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Earlier this month, scientists had found a new antibiotic, the first in 30 years, called teixobactin, from a sample of dirt in New England.
Earlier this month, scientists had found a new antibiotic, the first in 30 years, called teixobactin, from a sample of dirt in New England.

Cancer drugs may be mined from soil

Scientists have analysed soil from beaches, forests and deserts after inviting the public to submit samples as part of a citizen science effort

ith a looming crisis of antibiotic resistance threatening the future of the world, scientists from the Rockefeller University in New York have identified hotspots across five continents to mine unexploited antibiotic and anti-cancer drugs.

The scientists have analysed soil from beaches, forests and deserts after inviting the public to submit samples as part of a citizen science effort called Drugs from Dirt. For this study, 185 samples were taken from rainforests, temperate forests, deserts and beaches in the US, China, Brazil, Costa Rica, Ecuador, the Dominican Republic, Australia and South Africa.

Earlier this month, scientists had found a new antibiotic, the first in 30 years, called teixobactin, from a sample of dirt in New England.

“Uncultured bacteria from the environment could provide a dazzling array of new molecules, many of which could become new medicines," said lead author and postdoctoral fellow Zachary Charlop-Powers from the Rockefeller University in a statement.

The scientists are aiming to build a world map of chemicals produced by microbes which would be similar to Google Earth or other world maps. They have urged the public to collect more samples from unique environments such as caves, hot springs, islands and city parks by continuing with the citizen science movement.

The team compared environmentally derived DNA to DNA from lab-grown bacteria that were capable of making more than 400 natural compounds. The analysis disclosed soils rich in important gene clusters.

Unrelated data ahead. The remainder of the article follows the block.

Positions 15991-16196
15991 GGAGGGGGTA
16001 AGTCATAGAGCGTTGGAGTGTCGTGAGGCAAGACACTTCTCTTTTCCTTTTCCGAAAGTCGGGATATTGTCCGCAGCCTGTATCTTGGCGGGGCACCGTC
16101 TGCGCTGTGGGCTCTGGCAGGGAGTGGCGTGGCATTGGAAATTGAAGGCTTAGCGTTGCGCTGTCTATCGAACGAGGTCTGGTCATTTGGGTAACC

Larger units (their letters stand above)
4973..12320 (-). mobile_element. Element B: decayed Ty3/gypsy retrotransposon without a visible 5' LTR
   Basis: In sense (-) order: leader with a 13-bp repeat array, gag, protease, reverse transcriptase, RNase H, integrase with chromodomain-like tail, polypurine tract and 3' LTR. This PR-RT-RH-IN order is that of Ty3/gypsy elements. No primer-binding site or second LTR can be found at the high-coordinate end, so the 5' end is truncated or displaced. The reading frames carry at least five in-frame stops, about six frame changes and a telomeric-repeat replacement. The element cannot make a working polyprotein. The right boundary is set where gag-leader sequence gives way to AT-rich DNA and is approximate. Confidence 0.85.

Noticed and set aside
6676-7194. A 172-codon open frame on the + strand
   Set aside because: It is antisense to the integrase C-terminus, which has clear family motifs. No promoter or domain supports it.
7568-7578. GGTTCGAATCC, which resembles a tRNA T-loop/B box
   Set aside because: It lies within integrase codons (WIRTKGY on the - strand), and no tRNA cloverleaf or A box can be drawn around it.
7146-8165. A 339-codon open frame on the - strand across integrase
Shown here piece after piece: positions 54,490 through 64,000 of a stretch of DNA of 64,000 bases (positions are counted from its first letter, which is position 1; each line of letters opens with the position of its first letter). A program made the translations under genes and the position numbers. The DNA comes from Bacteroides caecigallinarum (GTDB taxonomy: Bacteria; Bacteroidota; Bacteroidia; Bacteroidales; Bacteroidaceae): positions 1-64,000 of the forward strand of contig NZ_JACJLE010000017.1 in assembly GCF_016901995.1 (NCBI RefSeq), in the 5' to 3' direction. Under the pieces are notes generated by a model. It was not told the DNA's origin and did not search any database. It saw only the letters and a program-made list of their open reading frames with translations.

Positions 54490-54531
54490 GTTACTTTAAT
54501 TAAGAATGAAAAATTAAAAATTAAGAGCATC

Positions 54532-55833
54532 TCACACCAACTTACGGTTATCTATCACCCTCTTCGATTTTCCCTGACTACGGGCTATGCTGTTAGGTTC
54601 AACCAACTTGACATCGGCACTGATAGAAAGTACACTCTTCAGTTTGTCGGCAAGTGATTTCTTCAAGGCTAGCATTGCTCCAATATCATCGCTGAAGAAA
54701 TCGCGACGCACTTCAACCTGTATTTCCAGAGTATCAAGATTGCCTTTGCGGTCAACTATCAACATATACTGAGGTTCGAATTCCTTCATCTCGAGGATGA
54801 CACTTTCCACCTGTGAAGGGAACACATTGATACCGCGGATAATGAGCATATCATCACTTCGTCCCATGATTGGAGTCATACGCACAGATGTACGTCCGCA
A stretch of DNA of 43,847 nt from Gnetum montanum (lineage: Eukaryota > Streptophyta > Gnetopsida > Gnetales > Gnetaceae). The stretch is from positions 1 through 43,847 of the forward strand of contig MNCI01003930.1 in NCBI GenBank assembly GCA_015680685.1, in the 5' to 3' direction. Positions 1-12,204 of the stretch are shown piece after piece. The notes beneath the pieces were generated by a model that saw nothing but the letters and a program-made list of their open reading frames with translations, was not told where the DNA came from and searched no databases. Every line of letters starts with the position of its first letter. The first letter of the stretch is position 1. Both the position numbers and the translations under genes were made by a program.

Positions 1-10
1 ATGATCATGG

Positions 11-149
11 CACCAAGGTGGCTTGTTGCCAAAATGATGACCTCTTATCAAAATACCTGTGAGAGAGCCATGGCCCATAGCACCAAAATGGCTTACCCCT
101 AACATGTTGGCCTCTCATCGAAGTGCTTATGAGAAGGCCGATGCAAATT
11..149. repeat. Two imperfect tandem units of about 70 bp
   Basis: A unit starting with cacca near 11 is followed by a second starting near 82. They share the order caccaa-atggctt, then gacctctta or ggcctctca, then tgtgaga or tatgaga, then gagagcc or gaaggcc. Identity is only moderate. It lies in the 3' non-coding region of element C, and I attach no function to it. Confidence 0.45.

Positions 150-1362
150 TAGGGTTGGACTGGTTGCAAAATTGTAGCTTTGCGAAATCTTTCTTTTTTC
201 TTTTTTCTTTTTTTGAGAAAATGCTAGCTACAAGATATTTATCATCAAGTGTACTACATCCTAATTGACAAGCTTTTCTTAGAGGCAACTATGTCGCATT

In New Mexico, the scientists found clusters similar to those that produce epoxamicin, which is a natural molecule used for recently approved anti-cancer agents. In samples from Brazil, genes were found that may be able to make new versions of bleomycin, an anti-cancer agent listed on the World Health Organization’s list of essential medicines.

Across the American southwest, they identified soil samples predicted to contain bacteria that make rifamycin-like antibiotics, which is a key antibiotic used in the treatment of tuberculosis, but is facing drug resistance.

The scientists were also able to identify hotspots for biosynthetic dark matter, which are gene clusters new to science. Most of the antibiotics in clinical use today are isolated from soil bacteria, but the yield of new drugs is low because the same cultivated bacteria are discovered over and over again.

“Based on the historical success of natural products as therapeutics, biosynthetic dark matter is likely to hold enormous potential for biomedicine," said Sean Brady, head of the Laboratory of Genetically Encoded Small Molecules at the Rockefeller University. “We hope that efforts to map nature’s microbial and chemical diversity will result in the discovery of both completely new medicines and better versions of existing medicines."

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